State makes a no show at a maternal health rights Supreme Court appeal
By, Serunjogi francis.
Following of the constitutional court’s ruling that constitutional petition No. 16 of 2011 raised a political question which the constitutional court had no power to determine, CEHURD appealed to the Supreme Court asserting that the petition was fully with in the mandate of the constitutional court. The first hearing of the Appeal was scheduled for Friday September 20, 2013 at Supreme Court in Kololo. Human Rights Advocates and legal experts point out that the appeal of this erroneous ruling addresses not only for the right to health, but also the human rights of all Ugandans.
As a means of enforcing the justiciability of the right to health, on 3 March 2011, Petition Number 16 of 2011 was filed in Uganda’s Constitutional Court by the Centre for Health, Human Rights and Development (CEHURD) and others. This ground breaking case argued, among others, that by not providing essential health services and commodities for pregnant women and their new-borns, Government was violating fundamental human rights guaranteed in the Constitution, including the right to health, the right to life, and the rights of women. However, court dismissed the case on grounds of the political question doctrine.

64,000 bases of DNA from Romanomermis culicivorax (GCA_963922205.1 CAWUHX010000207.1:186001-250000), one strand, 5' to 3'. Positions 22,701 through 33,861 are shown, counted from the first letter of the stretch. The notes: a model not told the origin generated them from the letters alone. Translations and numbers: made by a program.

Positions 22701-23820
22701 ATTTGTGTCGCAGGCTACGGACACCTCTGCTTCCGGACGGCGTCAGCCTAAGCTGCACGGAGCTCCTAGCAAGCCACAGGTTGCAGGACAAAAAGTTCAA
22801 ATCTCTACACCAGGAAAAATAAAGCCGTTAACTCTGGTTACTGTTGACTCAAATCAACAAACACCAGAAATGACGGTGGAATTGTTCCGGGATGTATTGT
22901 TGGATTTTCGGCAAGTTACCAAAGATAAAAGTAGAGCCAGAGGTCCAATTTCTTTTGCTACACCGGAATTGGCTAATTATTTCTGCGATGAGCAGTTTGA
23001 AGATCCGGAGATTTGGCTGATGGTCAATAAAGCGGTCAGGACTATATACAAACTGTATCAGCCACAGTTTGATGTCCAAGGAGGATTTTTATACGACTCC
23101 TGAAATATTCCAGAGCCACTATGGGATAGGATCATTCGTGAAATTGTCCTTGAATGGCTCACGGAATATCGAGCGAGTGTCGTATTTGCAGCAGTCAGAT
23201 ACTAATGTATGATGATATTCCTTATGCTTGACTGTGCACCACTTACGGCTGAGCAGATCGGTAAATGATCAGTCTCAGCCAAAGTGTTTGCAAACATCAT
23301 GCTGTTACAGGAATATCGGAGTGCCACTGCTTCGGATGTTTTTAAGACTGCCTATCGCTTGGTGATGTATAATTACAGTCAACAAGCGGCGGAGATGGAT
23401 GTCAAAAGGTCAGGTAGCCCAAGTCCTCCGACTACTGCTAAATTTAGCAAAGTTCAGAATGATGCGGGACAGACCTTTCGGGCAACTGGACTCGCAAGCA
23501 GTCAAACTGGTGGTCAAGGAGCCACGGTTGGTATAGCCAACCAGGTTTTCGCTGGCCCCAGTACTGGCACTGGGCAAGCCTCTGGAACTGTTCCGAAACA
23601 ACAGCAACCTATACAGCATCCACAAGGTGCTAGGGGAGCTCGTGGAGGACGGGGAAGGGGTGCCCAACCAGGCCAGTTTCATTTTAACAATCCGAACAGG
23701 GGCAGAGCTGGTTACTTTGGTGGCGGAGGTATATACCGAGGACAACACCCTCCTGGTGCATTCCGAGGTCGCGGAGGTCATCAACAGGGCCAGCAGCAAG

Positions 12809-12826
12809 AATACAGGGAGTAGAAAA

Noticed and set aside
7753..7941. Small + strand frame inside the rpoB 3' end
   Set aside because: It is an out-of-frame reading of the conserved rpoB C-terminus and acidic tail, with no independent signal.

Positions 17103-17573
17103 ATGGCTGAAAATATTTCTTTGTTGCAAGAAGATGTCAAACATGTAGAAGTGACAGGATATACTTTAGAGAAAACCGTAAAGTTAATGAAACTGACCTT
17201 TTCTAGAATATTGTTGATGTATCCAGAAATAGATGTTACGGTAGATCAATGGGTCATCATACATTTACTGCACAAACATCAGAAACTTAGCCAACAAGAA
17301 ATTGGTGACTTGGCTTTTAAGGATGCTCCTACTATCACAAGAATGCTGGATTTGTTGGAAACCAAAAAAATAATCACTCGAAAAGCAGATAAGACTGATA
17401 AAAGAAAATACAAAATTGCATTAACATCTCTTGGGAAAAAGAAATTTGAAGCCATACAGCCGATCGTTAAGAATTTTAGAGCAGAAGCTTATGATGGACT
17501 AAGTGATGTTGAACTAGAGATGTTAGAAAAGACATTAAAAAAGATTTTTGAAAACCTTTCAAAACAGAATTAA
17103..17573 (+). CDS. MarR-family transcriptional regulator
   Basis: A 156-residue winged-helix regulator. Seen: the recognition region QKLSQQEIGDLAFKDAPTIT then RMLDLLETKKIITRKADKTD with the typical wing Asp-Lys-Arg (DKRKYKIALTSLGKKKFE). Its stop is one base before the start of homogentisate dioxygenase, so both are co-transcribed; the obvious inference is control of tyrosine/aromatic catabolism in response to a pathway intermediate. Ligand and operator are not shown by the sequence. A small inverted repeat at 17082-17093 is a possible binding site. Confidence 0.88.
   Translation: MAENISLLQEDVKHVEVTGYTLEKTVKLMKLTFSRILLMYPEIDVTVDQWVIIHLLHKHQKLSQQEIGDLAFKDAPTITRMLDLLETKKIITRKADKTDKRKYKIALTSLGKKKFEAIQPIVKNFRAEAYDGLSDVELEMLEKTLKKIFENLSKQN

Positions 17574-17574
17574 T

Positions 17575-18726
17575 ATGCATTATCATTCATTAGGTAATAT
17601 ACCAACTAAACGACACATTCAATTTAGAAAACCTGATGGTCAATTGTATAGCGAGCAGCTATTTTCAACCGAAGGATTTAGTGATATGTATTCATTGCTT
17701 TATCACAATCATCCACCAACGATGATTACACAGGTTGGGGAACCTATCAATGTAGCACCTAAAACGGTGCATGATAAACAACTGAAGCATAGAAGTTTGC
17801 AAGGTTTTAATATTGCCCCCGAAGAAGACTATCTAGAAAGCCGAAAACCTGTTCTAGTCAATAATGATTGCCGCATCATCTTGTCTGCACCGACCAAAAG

Legal experts argue that the Constitutional Court has the mandate to interpret the Constitution on the matters raised by this case on maternal mortality such as the right to health, the right to life and the rights of women, and all other human rights. This therefore means that if the Supreme Court overturns the ruling by the Constitutional Court, Petition Number 16 of 2011 will be heard on its merits and Constitutional Court will have the chance to play a constructive role in correcting the preventable crisis of 16 pregnant women dying every day in Uganda.
Imagine the frustration therefore when after the hustle and bustle of securing a hearing date in the Supreme Court, the state failed to show up forcing to the Supreme Court to grant an adjournment. The hearing could not be started because the government was not represented in court, counsel for the appellants conceded to the adjournment which could well be heard in the new year (2014) since all of the dates for this year have been committed to other cases. This however doesn’t deter the spirit of the maternal rights movement and very soon the Supreme Court will make a ruling and the government will be obliged to provide for the rights of the mothers.